Ohio Attorney General Jim Petro asked a federal judge on Friday to dismiss an Oklahoma-based tribe's claim to thousands of acres in northwest and west-central Ohio.
In a motion filed in U.S. District Court in Toledo, Mr. Petro argued that the 11th Amendment bars the filing of such lawsuits against states because they enjoy sovereign immunity. He also said Ohio was not a party to the Indian treaties cited by the Eastern Shawnee Tribe of Oklahoma, and noted that the tribe's legal claims are more than 150 years old.
In a statement, the attorney general called the tribe's claim "another attempt to bring Class III casino gambling into Ohio," and added, "We do not believe the Eastern Shawnee Tribe of Oklahoma [is] entitled to any land in Ohio, whether state-owned or not."
Terry Casey, a tribe spokesman, said the Eastern Shawnee tribe remains confident its claim will be upheld.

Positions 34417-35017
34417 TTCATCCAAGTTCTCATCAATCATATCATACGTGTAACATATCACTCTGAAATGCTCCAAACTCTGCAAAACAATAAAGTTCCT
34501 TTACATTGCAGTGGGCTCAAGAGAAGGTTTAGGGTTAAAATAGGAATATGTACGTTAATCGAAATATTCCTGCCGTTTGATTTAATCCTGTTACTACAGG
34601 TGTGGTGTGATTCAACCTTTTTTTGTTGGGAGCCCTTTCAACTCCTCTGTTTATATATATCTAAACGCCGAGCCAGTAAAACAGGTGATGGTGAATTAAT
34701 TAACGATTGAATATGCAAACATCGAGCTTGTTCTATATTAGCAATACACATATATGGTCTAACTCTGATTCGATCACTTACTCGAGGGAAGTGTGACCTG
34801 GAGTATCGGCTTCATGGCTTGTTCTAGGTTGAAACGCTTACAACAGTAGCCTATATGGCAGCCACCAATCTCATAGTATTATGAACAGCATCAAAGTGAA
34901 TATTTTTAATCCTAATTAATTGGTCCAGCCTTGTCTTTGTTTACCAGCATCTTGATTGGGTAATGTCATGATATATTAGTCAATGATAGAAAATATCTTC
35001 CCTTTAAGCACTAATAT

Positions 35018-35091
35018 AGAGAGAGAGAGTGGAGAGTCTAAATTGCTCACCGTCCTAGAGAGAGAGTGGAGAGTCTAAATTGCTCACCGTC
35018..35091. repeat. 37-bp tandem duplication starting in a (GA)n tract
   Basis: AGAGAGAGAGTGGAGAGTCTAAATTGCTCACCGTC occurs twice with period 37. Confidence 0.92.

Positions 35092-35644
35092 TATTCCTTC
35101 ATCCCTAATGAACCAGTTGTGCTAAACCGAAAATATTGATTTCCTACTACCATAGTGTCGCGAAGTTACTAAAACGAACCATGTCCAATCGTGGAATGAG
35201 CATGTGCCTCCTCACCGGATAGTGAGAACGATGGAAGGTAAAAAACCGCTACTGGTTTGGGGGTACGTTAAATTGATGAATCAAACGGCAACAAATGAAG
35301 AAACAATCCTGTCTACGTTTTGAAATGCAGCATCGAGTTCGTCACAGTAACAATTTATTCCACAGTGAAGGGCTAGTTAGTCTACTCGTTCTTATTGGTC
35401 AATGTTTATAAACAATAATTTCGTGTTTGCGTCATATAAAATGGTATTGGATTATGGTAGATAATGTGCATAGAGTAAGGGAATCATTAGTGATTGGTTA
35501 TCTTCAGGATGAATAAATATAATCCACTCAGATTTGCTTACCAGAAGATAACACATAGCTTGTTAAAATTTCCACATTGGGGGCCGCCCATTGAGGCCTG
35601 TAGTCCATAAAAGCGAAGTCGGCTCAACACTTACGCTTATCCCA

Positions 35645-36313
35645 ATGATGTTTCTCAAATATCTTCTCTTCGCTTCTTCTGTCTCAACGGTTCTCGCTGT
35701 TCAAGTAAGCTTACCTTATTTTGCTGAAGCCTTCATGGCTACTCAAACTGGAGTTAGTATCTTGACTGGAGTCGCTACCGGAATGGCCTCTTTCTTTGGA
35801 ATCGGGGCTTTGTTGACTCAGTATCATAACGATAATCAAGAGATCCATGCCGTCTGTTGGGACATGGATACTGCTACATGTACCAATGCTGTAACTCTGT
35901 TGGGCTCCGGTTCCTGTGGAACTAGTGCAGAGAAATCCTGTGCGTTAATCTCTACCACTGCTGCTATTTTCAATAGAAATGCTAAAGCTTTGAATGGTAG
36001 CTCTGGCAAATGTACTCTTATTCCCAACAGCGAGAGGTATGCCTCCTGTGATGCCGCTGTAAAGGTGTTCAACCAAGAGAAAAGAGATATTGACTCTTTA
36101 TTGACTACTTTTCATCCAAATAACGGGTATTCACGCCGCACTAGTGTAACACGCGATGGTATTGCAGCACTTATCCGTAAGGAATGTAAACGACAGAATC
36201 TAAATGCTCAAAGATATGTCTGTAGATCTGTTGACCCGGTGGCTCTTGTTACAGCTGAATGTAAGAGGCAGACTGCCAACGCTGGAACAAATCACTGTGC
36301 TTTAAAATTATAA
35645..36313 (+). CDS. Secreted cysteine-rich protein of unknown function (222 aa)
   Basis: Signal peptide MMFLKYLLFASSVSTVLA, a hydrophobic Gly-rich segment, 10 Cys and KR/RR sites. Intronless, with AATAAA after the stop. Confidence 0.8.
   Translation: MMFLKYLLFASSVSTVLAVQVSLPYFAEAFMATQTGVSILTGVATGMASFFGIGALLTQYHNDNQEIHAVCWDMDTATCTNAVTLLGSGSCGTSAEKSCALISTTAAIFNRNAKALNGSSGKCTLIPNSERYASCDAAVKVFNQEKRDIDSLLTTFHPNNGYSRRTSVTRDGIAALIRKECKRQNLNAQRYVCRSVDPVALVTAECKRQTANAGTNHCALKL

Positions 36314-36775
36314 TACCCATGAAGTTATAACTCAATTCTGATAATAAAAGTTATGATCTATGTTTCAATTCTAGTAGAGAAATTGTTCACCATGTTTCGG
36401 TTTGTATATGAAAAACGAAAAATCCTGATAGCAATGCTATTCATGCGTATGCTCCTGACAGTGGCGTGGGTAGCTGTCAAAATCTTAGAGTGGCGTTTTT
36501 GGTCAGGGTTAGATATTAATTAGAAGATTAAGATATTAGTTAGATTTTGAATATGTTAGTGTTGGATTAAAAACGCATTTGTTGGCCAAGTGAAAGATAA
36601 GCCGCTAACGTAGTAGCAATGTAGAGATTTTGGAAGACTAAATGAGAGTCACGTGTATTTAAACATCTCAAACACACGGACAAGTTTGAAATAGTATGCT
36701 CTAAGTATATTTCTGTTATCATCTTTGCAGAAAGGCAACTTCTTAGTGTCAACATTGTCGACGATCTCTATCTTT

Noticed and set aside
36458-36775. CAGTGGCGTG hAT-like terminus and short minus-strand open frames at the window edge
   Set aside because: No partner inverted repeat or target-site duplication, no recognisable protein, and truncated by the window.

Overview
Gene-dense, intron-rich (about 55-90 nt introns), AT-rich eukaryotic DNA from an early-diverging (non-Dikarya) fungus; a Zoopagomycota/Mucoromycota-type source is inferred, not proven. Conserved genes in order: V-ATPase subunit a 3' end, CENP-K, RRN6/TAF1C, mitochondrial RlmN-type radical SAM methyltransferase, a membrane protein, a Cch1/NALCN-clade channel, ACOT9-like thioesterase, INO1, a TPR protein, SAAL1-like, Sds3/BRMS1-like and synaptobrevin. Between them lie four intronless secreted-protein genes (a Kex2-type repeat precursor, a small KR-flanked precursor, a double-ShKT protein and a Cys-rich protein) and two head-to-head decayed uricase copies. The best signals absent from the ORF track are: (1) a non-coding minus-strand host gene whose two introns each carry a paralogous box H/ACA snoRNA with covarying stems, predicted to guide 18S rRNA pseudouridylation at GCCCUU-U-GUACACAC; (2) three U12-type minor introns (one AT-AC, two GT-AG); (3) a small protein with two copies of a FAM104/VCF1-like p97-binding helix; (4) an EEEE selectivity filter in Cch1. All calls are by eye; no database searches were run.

"The tribe's not folding its cards," he said. "Basically, the tribe would not have filed if it felt it didn't have substantial legal facts and evidence to support its claim."
The tribe's suit against the state, filed last summer, claims ownership of 93,000 acres in the Lima, Wapakoneta, and Bellfontaine areas as well as hunting, fishing, and gathering rights for about 11,315 square miles that make up most of the southern half of Ohio.
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